According to the treaty, Iran should be able to receive nuclear technology from other signatories. However, U.S. pressure has largely blocked that.
If Iran fails to agree to suspend its enrichment program by Nov. 25, when the IAEA board of governors next meets, the three European countries may well back the United States' plan to refer Iran to the U.N. Security Council to seek sanctions.
Mousavian said Iran was prepared for a showdown at the Security Council. After the United States defeated Iran's two main regional enemies, the hard-line Taliban regime of Afghanistan and Saddam Hussein in Iraq, Iran is stronger regionally than it has been since the Islamic republic's inception in 1979.
"If they want to choose confrontation, they should be prepared to pay the costs as we are prepared to pay the costs," Mousavian said. "As we know, we would have damages also."
He said Iran was fed up with what he described as a "double standard" of the West rewarding nuclear powers such as Israel - which is not a signatory to the nonproliferation treaty and is widely believed to have a nuclear arsenal - with nuclear technology while prohibiting signatories such as Iran from acquiring nuclear power.
"Iran is the only country in the region which is a member of all mass weapons conventions. And we have opened all nuclear sites in this country to inspectors. In a year they have done nine hundred man-days of inspections, which in the history of IAEA is unique," he said. "No other country has shown such a level of cooperation."
Numerous overtures by Iran - including paying for a permanent IAEA inspector to monitor the fuel cycle and offering complete control over the Bushehr nuclear plant to the Germans - were rejected, added Mousavian, who was Iran's ambassador to Germany in the early 1990s. Now, Iran is prepared to stay on its solitary path and even deal with attacks on its nuclear sites, he said.
"I recognize that we have a bilateral mistrust. The Western countries, they cannot trust Iran and Iran also cannot trust them. Everyone has their own reasons," Mousavian said.
Even if Iran were forced to withdraw from the nonproliferation treaty, it would never pursue nuclear weapons, Mousavian said.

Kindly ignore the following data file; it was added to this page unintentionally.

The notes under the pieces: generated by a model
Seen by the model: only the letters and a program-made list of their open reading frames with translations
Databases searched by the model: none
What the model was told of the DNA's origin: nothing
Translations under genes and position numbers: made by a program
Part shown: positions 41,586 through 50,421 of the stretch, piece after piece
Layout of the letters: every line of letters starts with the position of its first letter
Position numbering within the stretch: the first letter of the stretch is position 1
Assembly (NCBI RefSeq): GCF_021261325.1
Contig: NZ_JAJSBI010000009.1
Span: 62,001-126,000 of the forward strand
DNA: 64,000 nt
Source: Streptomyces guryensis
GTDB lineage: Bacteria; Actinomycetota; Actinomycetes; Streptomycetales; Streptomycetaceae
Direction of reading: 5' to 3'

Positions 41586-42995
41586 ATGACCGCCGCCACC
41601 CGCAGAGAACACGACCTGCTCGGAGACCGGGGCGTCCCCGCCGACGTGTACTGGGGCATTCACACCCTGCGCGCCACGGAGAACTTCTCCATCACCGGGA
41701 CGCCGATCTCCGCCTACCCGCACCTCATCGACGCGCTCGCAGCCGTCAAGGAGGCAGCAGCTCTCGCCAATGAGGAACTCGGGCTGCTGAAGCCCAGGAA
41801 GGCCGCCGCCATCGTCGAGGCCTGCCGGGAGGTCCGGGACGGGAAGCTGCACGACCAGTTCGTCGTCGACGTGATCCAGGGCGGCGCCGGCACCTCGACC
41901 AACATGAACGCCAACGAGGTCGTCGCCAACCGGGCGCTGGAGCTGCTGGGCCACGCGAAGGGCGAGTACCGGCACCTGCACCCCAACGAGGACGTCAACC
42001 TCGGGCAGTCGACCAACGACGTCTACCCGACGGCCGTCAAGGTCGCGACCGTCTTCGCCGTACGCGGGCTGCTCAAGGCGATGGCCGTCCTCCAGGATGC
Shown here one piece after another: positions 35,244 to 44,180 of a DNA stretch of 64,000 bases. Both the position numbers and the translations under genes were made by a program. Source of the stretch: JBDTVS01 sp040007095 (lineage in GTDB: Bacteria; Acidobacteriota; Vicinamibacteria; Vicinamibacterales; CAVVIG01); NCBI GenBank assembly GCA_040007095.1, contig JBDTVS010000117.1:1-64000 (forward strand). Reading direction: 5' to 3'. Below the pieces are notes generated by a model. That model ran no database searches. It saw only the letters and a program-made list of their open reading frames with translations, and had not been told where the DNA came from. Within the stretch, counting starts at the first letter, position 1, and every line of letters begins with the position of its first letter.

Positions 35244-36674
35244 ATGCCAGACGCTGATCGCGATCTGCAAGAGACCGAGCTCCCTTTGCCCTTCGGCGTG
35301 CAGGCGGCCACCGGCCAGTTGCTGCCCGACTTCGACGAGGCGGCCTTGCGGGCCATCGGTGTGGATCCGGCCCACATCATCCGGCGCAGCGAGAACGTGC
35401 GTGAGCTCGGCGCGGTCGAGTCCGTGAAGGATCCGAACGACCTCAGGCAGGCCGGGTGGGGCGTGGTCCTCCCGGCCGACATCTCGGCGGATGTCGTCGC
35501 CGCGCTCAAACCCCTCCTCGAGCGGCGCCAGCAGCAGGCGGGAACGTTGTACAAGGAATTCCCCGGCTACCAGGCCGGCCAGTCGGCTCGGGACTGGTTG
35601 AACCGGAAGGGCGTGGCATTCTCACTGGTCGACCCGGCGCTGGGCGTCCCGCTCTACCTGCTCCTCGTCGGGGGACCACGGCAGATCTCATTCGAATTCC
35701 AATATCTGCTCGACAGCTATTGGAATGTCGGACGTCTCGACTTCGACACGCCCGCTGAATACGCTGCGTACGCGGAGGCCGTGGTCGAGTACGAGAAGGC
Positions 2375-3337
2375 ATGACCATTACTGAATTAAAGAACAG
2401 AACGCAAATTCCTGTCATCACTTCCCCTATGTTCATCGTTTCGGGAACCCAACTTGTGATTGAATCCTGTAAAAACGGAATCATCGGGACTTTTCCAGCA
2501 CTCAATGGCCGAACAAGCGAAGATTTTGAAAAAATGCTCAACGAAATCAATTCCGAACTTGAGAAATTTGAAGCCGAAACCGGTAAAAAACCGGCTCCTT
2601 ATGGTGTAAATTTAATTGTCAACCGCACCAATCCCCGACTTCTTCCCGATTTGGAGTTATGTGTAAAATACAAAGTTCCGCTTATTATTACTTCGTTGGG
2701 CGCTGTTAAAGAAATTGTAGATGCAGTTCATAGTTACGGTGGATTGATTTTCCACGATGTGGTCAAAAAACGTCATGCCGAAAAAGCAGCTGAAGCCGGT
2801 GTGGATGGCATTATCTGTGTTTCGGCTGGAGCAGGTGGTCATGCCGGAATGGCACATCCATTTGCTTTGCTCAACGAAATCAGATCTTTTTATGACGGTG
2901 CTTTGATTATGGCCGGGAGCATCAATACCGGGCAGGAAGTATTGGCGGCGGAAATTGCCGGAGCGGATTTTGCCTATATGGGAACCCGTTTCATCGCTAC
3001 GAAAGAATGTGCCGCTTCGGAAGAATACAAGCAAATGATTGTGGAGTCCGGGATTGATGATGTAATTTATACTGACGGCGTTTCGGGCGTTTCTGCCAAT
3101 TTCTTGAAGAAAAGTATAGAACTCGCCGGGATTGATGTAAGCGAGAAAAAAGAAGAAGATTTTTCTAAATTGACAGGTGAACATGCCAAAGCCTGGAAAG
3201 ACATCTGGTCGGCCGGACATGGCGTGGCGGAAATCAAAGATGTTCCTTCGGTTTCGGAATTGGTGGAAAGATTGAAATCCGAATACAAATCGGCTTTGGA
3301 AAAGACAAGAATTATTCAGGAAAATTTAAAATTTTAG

"Our policy - security, political and defense - is renouncing nuclear bombs and mass destruction weapons forever," he said. "If there are any suspicions, we are prepared for dialogue and clarification and confidence-building measures."
Iran claims it has not yet enriched uranium. But officials here admitted to converting several tons of raw uranium into hexafluoride gas. That gas is fed into centrifuges used to enrich uranium.
At a low level, enriched uranium produces nuclear fuel to generate electricity, but further enriching creates material that can be used to build nuclear weapons.
Iran also continues to assemble and make centrifuges, heightening the Bush administration's concerns that it intends to build a bomb.
WASHINGTON - The United States said it would be "concerned" by Iran's acquisition of any new nuclear technology, signalling opposition to a reported European offer to give Tehran a light-water reactor it proves it is not secretly developing atomic weapons.
The State Department said the transfer of such technology would be problematic given Iran's past performance and failure to comply with international demands to come clean on details of its nuclear program, which the United States maintains is a cover for acquiring atomic arms.
"We have long had concerns about Iran's acquisition of nuclear capability, of nuclear technology, because for many years we have seen a confirmed pattern of noncompliance with safeguards," spokesman Richard Boucher told reporters.
"We have seen the use of nuclear exchanges, nuclear technology, in order to develop what we can only describe as a nuclear weapons program and therefore we have been concerned and would remain concerned about Iran acquiring new capability in nuclear technology areas," he said.
"We fundamentally have concerns about Iran acquiring more nuclear technology and capability."
Boucher repeatedly refused to comment on the reported details of the European proposal, but acknowledged that the United States was aware of the contents of the offer, the proponents of which -- Britain, France and Germany -- are to present to Iran on Thursday.